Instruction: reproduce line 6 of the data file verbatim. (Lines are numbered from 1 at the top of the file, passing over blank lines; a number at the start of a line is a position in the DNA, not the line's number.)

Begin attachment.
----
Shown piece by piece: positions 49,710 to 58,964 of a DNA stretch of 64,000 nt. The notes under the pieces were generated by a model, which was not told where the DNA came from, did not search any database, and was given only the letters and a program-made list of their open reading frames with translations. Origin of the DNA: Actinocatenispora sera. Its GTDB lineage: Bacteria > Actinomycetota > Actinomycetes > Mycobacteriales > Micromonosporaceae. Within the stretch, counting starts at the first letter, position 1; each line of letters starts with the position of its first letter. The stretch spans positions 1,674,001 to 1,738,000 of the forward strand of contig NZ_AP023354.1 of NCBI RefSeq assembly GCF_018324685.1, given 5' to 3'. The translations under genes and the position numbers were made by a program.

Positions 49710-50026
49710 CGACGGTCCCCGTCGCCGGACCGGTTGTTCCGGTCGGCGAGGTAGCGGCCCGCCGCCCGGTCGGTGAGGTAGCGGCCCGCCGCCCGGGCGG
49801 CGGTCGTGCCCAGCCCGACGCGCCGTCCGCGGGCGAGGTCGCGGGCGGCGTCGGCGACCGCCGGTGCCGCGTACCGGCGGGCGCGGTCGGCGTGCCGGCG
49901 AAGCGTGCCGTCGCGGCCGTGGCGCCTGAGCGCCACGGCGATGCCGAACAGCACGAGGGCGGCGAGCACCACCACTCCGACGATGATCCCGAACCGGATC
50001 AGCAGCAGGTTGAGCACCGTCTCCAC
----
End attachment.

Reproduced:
50001 AGCAGCAGGTTGAGCACCGTCTCCAC